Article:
Monday, April 23, 2012

Dogs, the by-products thereof, and how they saved my life

I am not a violent man. I am tolerant of a great many things which would drive others to despair. In fact, I have been known to turn the other cheek on the sort of behaviour that would turn Gandhi into an axe-wielding homicidal maniac, or make Jesus run amok with his best carpenters' cordless drill.

However, for one group of people, a good old-fashioned "I got so cross I nearly said something" just won't do. Nor will a frustrated roll of the eyes, or - God forbid - a faux-polite passive aggressive note stapled to their forehead in the traditional manner.

No, for these people, it's the Full Monty: Round them up and fire them bodily out of a cannon straight through a sieve, turn them to soup, feed the soup to baboons, and fire the baboons in a rocket into the cold depths of space. And even then, I don't think the punishment is severe enough, but I'm worried baboon lovers might send me a sarcastic note if I take things any further.

You see, it's like this (dissolve to idyllic rural scene, with butterflies, bunnies and cute-looking owls)...

Behind my house is a wood.

In that wood is a large, beautiful tree.

A large, beautiful tree which stands out from all the others, as winter becomes spring and our countryside comes to life.

In that tree are a multitude of decorations, swaying in the breeze in any number of jaunty colours, like Buddhist prayer flags on the slopes of a Himalayan peak, like a comely all-year-round Christmas tree. From a distance, it is a thing of extraordinary beauty.

When you get up close, you realise that these comely, jaunty decorations are - in fact - bags of dog poo, slowly festering in the bright morning sun.

Which beggars the question: What kind of person clears up the mess left after their dog, only to throw it up a tree? Judging by the sheer variety and number of bags, the answer is this: Most people.

Talk about leaving the job half done - you've picked up after your dog, only to leave it in the worst place imaginable. It's like - and let's pluck an example from history entirely at random - invading Iraq without having a plan what to do next.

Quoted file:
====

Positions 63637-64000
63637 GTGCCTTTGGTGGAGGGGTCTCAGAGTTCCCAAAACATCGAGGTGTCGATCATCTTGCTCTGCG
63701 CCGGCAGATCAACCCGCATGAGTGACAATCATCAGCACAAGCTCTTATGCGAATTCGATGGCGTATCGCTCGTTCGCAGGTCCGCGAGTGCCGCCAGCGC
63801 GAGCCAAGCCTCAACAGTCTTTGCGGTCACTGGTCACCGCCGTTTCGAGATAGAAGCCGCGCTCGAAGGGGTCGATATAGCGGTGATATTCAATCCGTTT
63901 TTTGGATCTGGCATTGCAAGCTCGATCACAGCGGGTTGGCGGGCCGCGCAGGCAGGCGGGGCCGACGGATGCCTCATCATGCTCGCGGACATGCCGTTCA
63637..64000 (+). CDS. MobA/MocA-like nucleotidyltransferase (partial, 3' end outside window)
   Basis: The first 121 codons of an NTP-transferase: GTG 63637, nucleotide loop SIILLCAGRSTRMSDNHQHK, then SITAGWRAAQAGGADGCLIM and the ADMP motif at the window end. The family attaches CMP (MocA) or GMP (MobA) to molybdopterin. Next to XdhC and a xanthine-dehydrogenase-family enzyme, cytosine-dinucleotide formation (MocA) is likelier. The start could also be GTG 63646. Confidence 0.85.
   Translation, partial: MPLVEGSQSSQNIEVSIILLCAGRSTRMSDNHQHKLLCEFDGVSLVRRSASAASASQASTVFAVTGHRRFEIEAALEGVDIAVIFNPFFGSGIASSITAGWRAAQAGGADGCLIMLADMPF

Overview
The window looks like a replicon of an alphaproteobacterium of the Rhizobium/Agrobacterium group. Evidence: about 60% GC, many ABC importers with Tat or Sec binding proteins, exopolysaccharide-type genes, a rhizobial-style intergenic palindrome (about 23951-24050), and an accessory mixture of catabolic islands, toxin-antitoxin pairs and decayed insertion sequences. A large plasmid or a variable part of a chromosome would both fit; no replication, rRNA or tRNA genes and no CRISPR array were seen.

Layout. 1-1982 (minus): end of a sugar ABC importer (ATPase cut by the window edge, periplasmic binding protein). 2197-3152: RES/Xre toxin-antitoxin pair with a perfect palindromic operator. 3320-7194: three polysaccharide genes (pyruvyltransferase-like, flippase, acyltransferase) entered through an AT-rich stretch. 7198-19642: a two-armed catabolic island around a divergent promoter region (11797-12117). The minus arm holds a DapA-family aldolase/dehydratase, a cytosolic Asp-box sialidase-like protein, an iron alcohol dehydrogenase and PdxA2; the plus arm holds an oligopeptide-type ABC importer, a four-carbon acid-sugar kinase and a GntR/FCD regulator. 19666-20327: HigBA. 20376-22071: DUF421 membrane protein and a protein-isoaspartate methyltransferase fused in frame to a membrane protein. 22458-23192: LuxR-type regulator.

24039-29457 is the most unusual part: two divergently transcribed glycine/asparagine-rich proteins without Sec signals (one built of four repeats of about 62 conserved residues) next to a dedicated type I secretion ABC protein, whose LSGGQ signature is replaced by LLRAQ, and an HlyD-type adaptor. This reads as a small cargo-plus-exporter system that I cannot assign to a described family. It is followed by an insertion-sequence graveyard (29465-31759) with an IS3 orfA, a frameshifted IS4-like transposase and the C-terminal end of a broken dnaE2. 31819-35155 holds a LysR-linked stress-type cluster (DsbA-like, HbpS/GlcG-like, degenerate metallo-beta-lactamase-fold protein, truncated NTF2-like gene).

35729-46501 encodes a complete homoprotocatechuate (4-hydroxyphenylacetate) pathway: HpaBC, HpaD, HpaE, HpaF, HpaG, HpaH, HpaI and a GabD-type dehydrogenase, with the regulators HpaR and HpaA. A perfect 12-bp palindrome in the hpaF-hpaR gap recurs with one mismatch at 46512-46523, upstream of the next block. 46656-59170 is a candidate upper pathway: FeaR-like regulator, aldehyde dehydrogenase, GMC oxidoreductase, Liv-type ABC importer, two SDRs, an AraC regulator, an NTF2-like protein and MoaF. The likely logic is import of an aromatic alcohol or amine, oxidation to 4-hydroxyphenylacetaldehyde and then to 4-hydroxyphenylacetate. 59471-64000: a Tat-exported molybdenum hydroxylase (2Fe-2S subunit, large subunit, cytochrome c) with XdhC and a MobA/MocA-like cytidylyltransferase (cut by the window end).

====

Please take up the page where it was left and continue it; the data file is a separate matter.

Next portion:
This comes from a world were we are so used to convenience that when we are faced with doing something unpleasant for ourselves, we bung it up the metaphorical tree. For example, and while we're on the subject: We pay companies to take the water from our toilets, clean it, and return it to our taps as drinking water. Can you imagine what would happen if we had to do that for ourselves, even for a single day? I'd imagine a lot of bags up a lot of trees, and everybody dying of dysentery.

A society accustomed to convenience and having the nasty things done for us leads to laziness, and is why you should never look at what's stuck under the table in any fast food outlet. Just trust me. Don't.

The correct thing to do would be to pocket your dog's hot bag, take it home and put it in the rubbish, like a good socially-aware citizen. It is because I clear up after the hound that I was once saved from a right old beating, because in this world danger lurks behind every corner.

Not terribly long ago, I was mugged by a couple of young men (and if you'd excuse a term which some members of the outragederati are convinced is racist) of the chavular persuasion, and I count my escape as the greatest achievement in my life.

After threatening to "cut me with my flicky, innit" - an object which was clearly a broken twig - I convinced the gruesome twosome that the 'Elizabeth Duke from Argos' bag was a Christmas present, and let them run back to their lair with the loot. It was only when they got there, and I was safely at home enjoying the smuggest cup of tea of my life, that they found that their ill-gotten gains amounted to one freshly-laid dog egg, courtesy of a small canine by the name of Lucy Minogue.

Good dog.

Clear up after yourself, it could save your life.

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